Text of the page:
Wednesday, November 23

Because it's expensive to be a lying, manipulative, cold-hearted hypocrite

The saddest part about this is that it's not even surprising. After all, it has happened for eight straight years. But it seems like this year -- when the U.S.'s budget is bloated but stretched thin, the deficit is ballooning, there are devastated regions all over the country that need assistance, the war in Iraq is driving us deeper into debt, and the baby boomers are on the verge of retiring and crippling our health care system and economy -- would be a good year for Congress to take a principled stand and take one for the proverbial team. But, I guess that's not really their bag.

Late last week -- amid the sexier and more dramatic Iraq pullout vote -- Congress abandoned the "let's-not-raise-our-pay-while-Katrina-and-Iraq-and-stuff-are-draining-our-resources" mentality it held just last month, which was also the same time that they voted down a minimum wage increase. Congress' pay is raised automatically each year, so they have to purposely block the increase if they don't want it to take effect. The Senate did, but the House didn't. So, yippee, pay raises for everyone (except the poor). Tack $3,100 onto everyone's salary and you get an estimated $165,200 a year for your fine lawmakers (not counting the free meals and transportation and other perks).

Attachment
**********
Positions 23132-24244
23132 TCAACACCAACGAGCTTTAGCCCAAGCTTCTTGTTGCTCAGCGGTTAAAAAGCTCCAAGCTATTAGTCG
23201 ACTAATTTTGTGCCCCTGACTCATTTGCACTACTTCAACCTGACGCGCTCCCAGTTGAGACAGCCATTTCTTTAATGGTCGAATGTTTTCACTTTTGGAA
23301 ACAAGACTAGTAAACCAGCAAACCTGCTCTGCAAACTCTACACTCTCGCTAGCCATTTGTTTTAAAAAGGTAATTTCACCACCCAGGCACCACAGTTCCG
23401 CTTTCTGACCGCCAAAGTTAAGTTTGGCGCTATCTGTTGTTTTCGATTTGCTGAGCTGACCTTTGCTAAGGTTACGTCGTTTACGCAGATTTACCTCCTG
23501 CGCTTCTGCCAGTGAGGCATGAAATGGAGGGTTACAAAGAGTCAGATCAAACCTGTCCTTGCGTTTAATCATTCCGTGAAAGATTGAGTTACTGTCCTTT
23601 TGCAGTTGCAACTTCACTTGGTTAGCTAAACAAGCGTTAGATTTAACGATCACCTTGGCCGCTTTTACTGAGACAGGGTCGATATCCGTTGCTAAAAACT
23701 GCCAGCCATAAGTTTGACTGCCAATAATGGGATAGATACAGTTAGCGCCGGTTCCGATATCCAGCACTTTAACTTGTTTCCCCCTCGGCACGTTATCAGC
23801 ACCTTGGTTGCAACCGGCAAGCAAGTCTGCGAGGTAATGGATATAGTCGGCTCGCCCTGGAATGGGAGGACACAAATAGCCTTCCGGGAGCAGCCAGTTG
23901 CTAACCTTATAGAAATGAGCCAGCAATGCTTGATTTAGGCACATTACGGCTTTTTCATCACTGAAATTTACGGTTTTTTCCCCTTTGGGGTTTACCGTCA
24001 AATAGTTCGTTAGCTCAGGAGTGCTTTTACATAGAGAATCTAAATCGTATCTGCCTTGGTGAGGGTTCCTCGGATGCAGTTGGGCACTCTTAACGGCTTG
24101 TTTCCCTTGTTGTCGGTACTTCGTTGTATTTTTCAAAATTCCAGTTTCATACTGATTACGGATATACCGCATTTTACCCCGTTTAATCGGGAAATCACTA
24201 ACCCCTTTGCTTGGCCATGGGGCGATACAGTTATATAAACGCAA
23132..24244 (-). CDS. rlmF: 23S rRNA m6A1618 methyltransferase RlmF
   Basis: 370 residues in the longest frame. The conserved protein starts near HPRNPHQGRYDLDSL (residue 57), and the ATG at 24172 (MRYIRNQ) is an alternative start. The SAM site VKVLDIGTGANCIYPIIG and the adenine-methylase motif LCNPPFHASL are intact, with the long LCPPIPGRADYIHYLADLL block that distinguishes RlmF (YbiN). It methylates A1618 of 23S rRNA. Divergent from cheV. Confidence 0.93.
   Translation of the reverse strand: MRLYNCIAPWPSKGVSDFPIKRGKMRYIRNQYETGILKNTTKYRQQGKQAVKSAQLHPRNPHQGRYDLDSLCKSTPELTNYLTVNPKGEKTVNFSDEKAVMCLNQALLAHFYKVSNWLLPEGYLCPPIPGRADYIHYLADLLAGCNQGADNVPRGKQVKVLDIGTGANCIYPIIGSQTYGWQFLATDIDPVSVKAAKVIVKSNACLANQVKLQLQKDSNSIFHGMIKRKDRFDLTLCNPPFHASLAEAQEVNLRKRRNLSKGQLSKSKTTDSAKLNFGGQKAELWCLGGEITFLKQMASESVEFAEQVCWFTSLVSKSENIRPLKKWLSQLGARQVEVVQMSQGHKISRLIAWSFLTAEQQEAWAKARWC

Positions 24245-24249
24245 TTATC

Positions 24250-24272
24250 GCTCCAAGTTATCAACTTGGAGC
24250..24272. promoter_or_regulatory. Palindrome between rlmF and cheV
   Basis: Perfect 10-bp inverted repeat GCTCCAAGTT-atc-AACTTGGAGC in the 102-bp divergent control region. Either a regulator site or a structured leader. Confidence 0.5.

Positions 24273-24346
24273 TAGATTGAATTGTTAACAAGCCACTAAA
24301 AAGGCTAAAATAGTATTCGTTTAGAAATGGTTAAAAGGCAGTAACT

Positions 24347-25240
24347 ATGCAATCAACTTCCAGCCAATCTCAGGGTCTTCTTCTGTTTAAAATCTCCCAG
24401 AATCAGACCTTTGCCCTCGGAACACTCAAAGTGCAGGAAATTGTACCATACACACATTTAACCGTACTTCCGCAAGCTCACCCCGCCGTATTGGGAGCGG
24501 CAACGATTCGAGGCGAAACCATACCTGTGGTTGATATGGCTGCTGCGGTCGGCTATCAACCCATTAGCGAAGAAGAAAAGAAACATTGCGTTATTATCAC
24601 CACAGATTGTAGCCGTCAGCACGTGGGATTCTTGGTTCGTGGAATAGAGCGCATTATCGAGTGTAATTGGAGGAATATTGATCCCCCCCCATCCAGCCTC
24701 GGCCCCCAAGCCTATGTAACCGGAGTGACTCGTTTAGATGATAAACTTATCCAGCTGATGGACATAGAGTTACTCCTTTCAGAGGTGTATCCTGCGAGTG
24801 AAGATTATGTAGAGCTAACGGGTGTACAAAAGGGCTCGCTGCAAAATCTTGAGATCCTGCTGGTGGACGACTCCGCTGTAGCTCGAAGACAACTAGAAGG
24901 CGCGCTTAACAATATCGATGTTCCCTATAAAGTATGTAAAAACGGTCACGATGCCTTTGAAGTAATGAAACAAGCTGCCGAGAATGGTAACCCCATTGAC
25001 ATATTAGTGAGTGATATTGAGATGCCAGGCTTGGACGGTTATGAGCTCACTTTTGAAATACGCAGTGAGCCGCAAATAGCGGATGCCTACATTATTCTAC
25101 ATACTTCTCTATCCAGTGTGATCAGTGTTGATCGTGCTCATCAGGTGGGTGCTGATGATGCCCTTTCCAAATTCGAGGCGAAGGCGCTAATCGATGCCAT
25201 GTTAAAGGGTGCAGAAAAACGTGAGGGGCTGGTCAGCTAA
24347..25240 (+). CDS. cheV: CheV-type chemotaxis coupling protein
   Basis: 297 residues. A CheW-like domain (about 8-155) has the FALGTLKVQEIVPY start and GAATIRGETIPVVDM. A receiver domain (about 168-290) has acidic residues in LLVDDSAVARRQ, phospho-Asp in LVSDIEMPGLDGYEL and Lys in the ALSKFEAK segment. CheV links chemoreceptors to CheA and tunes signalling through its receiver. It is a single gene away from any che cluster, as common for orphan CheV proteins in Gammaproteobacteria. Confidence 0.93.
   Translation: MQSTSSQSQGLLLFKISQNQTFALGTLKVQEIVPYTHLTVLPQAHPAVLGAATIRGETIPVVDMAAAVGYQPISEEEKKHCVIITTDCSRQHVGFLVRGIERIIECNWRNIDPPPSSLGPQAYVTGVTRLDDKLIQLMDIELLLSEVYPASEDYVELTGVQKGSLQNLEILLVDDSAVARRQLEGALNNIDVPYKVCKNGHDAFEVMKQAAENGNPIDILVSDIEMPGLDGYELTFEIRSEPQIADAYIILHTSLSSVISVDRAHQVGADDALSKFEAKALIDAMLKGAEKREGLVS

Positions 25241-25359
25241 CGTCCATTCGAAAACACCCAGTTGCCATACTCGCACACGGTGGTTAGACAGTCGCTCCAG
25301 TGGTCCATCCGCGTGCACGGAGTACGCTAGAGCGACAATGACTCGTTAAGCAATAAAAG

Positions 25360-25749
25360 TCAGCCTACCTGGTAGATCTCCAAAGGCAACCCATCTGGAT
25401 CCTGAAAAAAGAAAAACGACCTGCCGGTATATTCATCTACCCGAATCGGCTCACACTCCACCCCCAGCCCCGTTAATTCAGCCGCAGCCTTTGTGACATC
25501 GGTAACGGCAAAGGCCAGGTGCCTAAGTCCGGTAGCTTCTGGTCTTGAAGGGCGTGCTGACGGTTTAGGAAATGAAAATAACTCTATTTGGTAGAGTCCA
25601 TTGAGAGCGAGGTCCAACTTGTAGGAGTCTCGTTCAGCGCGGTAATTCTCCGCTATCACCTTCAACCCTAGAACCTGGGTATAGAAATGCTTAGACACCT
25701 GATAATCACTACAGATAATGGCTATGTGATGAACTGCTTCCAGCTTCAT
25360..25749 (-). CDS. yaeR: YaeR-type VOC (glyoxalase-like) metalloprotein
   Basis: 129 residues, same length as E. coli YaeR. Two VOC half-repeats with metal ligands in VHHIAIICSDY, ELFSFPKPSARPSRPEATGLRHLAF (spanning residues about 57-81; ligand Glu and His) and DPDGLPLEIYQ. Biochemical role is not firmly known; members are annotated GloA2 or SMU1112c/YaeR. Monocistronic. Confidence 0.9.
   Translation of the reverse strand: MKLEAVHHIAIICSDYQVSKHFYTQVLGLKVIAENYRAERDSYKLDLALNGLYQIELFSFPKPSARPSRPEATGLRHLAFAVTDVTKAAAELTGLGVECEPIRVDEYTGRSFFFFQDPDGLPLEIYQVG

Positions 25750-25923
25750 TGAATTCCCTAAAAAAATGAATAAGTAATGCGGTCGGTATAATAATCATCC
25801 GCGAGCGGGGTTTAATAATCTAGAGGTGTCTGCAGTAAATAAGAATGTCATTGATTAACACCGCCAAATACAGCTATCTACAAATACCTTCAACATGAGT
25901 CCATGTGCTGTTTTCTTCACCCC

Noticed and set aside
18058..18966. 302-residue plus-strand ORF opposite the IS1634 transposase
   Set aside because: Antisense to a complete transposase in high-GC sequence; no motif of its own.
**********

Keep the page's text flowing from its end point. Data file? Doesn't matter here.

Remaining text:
Let's let Michael Crowley from The New Republic explain it:

... [Last month] senators waxed eloquent about how it was the decent thing to do at a time of budget cuts, the Iraq war, and hurricane relief. But evidently the House didn't feel so magnanimous--gas prices are way up, you know!--and the lower chamber ignored the Senate action. The Senate apparently didn't care enough to actually pick a fight with the House over this (or, quite likely, that was the plan all along), so in the end everyone's getting a raise after all.

What a romantic, heart-warming tale. Bloumph. Ew, I just threw up in my mouth a little bit.

I'm ashamed that the Democrats didn't take this opportunity to make a difference -- not just a practical difference, but an ideological difference -- that would set them apart from Republicans. Their cowardice and greed deserve the harshest scorn we can muster.

(Cross-posted at The Southern Scholar)


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